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Journal Publishing

This guide supports journal publishing initiatives across NYU by providing information about the various issues involved in journal publishing, including how to access NYU services that support this work.

Getting Started

There are different types of journals, just as there are many ways to start a journal. The checklist below is intended to give a general sense of the questions that frequently arise when starting a new journal. This list is not meant to be comprehensive - some items may not be relevant to your journal and there may be others not listed here that are important to consider.

Organizational Strategy

All journals, and particularly new ones, should be guided by a clear strategy. We recommend starting here, as these items will inform everything else.

  • Mission/Purpose
  • Scope
  • Audience
  • Governance
  • Volume and cadence of publication
  • Plan for renewal of roles/sustainability
  • Diversity in publishing policy or statement?

Operational Tasks

There are a range of tasks that will need to be considered for each issue.

  • Soliciting submissions/CFP
  • Setting up & maintaining author Guidelines (example: Journal of Student Affairs author guidelines)
  • Managing submissions
  • Making Editorial Decisions
  • Communicating with Reviewers
  • Communicating with Authors
  • Setting up & maintaining your standard publishing agreement (Copyright policy?)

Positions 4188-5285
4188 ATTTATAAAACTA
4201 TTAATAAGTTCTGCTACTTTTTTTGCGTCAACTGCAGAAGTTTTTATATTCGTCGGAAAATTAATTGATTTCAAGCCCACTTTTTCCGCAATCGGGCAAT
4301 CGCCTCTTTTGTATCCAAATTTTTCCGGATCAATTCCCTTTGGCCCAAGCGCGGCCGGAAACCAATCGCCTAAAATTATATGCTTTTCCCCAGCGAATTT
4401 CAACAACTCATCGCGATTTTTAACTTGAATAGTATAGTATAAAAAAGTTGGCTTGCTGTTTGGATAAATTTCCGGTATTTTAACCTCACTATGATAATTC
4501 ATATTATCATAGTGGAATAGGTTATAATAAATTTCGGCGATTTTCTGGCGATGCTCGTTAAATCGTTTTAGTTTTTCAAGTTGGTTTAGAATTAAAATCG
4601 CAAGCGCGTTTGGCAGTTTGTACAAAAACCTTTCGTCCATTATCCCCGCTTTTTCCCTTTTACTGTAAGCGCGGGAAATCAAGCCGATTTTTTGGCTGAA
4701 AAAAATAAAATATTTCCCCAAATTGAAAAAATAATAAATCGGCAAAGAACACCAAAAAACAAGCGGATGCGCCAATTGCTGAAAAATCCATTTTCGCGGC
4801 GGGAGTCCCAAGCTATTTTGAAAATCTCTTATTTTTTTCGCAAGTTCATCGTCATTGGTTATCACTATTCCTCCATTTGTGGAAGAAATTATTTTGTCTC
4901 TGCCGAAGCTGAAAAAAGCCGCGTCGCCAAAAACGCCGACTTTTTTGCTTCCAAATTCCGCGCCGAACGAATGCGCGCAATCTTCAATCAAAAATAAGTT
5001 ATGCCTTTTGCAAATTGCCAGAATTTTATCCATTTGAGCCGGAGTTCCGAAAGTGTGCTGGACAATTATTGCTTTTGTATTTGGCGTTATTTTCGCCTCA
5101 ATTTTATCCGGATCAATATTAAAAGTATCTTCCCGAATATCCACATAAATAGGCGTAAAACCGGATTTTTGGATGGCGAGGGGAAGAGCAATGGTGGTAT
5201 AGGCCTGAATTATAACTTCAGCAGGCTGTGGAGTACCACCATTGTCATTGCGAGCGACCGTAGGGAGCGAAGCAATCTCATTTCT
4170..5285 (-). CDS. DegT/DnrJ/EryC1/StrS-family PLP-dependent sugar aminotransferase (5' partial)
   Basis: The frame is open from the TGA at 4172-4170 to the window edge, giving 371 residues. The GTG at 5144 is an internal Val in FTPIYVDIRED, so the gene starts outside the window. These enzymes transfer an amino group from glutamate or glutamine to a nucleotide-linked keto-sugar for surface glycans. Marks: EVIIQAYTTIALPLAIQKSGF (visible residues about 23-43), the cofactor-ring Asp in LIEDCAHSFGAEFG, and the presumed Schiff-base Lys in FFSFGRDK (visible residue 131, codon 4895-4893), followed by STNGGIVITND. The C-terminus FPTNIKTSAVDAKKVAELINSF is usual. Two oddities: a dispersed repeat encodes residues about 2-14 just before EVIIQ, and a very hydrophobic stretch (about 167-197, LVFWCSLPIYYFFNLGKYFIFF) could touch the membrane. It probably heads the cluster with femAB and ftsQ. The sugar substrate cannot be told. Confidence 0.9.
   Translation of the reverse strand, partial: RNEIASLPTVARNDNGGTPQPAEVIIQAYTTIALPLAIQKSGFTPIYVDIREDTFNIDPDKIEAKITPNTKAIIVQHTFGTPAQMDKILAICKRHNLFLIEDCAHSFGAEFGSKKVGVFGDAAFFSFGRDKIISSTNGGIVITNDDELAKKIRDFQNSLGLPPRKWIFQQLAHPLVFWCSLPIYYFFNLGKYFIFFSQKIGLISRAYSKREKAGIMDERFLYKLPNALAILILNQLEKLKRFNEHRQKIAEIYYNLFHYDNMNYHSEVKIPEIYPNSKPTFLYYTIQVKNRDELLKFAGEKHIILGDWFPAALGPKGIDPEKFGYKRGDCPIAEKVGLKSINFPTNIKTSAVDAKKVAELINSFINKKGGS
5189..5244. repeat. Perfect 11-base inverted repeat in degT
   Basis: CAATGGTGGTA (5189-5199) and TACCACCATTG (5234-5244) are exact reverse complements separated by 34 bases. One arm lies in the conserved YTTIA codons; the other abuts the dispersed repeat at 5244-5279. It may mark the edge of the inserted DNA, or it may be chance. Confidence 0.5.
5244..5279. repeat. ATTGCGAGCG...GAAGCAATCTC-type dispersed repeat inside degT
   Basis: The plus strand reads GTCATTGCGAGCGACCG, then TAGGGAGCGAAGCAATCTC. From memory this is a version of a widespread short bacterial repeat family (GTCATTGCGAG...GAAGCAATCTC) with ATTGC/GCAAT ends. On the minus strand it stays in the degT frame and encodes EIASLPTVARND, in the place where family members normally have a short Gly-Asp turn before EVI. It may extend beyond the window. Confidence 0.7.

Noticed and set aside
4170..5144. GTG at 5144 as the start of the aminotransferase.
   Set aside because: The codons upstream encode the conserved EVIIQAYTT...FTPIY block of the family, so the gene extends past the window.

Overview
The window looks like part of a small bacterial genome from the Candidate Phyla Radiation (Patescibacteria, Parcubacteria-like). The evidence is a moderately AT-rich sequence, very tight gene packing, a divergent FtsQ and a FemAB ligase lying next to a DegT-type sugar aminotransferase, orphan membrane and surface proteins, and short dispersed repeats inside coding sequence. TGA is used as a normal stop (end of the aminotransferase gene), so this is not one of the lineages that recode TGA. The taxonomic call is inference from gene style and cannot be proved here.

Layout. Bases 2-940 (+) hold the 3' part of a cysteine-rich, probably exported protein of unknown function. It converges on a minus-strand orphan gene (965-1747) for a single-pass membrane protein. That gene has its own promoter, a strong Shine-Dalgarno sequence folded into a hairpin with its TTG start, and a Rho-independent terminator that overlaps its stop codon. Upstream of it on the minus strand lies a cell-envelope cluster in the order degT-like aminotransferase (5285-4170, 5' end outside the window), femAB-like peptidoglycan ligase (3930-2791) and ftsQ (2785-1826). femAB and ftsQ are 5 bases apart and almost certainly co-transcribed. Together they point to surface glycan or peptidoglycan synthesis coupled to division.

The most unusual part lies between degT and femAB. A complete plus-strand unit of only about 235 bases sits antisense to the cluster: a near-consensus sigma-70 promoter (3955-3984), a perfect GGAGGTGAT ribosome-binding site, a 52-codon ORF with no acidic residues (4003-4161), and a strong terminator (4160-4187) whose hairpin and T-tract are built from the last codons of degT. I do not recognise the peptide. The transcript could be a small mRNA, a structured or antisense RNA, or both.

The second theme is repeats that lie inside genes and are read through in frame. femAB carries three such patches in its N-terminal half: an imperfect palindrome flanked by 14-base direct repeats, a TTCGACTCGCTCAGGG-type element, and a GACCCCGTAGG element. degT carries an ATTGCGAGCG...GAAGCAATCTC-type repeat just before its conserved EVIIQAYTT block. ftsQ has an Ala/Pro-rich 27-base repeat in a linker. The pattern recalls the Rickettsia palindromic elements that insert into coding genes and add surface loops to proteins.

• Setting Acceptance and Revise & Resubmit policies
  • Preparing texts for online publication
  • Website development and maintenance
  • Publicizing release
  • Strategic planning
    • Identifying key topics and thematic areas to address

Roles and Management

Organization structure varies from journal to journal. Below are some conventional roles that many journals fill. Depending on the size and scope of your journal, you may have multiple people in one of these roles, or you may have one person filling many of these roles.

  •  Editorial Team
    • Managing editor
    • Acquisitions editor
  • Review Board
  • Copy editing and Design
  • Staging/Production
  • Communications and Outreach
  • Finance/Grants

Discovery and Preservation

Discovery refers to how scholars will find your journal’s content, and preservation refers to making content available for the long term. While they may not seem to be linked, they share common themes, such as persistent identifiers and metadata description.